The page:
Is Your Child Frequently Mentioning Heel Pain?
Calcaneal Apophysitis (Sever’s Disease)
Calcaneal Apophysitis, or Sever’s Disease, is a painful inflammation of the heel’s growth plate (physis). This condition typically affects children between the ages of 8 and 14 years old. Calcaneal Apophysitis occurs more commonly in boys than girls. Heel bones, the calcaneus, will not be fully developed until around the age of 14, therefore repetitive stress on the new bone forming at the growth plate can cause inflammation, and in turn, pain.
This condition is also called Sever’s disease, which is misleading – it is not an actual disease per se. The condition is named after James Warren Sever (1878–1964). Dr Sever was an American orthopedic doctor who described this condition in 1912. Calcaneal Apophysitis is the most common cause of heel pain in children.
Heel pain in children differs from the most common type of heel pain experienced by adults. Heel pain in adults usually subsides after a period of walking, but pediatric heel pain generally doesn’t improve in this manner. In fact, walking and activity typically makes the pain worse.
The primary cause of Calcaneal Apophysitis is overuse and stress on that heel bone, typically through participation in sports or other physical activity. Repeated running and pounding on hard surfaces can exasperate muscle strain and inflammed tissue. Children and adolescents tend to be quite physically active, and this activity contributes to the pain!
Symptoms to look out for:
- Pain in the back or bottom of the heel
- Squeezing the sides of the heel causes pain
- Walking on toes
- Difficulty running, jumping, or participating in usual activities or sports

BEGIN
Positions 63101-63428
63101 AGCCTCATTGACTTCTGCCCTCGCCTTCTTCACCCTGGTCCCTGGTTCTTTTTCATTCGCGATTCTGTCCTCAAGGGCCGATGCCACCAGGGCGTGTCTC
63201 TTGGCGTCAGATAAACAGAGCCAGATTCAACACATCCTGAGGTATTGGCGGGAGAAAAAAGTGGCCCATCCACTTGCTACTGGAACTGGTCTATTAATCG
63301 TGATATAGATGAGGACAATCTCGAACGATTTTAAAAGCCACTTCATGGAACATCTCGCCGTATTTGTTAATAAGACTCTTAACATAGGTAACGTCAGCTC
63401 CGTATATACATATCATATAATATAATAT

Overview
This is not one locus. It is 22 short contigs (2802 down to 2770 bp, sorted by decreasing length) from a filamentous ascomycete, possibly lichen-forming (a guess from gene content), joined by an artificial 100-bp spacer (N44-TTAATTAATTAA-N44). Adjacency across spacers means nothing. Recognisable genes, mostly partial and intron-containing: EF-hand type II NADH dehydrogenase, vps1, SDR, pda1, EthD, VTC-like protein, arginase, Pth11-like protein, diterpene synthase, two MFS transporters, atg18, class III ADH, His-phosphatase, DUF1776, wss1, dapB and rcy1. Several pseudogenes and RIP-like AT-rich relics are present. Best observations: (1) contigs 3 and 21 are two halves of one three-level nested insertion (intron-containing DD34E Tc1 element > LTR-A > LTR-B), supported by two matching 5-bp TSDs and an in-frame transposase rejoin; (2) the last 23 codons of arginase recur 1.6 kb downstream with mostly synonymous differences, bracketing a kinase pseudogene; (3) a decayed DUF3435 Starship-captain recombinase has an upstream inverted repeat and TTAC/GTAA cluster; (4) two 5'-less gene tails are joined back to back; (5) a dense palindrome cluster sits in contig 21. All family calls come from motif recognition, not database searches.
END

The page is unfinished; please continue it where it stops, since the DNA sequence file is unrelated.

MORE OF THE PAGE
A foot and ankle specialist will diagnose the cause of your child’s heel pain through obtaining a thorough medical history and description of recent activities. The specialist will examine your child’s foot and leg. They may also use X-rays and advanced imaging to evaluate the condition.
Your specialist may make the following recommendations to treat the pain:
- Rest: Try to reduce activities that cause pain.
- Support the heel: Temporary shoe inserts or custom orthotic devices may provide support for the heel.
- Nonsteroidal anti-inflammatory drugs: NSAIDs, such as ibuprofen, help reduce the pain and inflammation.
- Ice: Ice the area to reduce inflammation.
- Stretching: Physical therapy modalities can help reduce the pull on the Achilles tendon and help promote healing of the inflamed issue.
- Casting: A cast may be used in some cases of severe pediatric heel pain to keep the foot and ankle totally immobile while it heals.
Tips to prevent Calcaneal Apophysitis
Reducing the chances of a child developing heel pain include:
- Avoiding obesity
- Choosing well-constructed, supportive shoes that are appropriate for the child’s activity
- Avoiding or limiting wearing of cleated athletic shoes
- Choosing shoes with an elevated heel.
Sever’s disease is self-recovering; the condition should go away on it’s own when the foot is used less, or the bone is finished growing. This condition should not create any long-term disability. While symptoms can resolve quickly, it is important to note that often heel pain in children returns after it has been treated because the heel bone is still growing. Recurrence of heel pain may be a sign of Calcaneal Apophysitis, or it may indicate a different problem.
If your child is experiencing heel pain, or has a repeat bout of heel pain, be sure to make an appointment with us to check it out!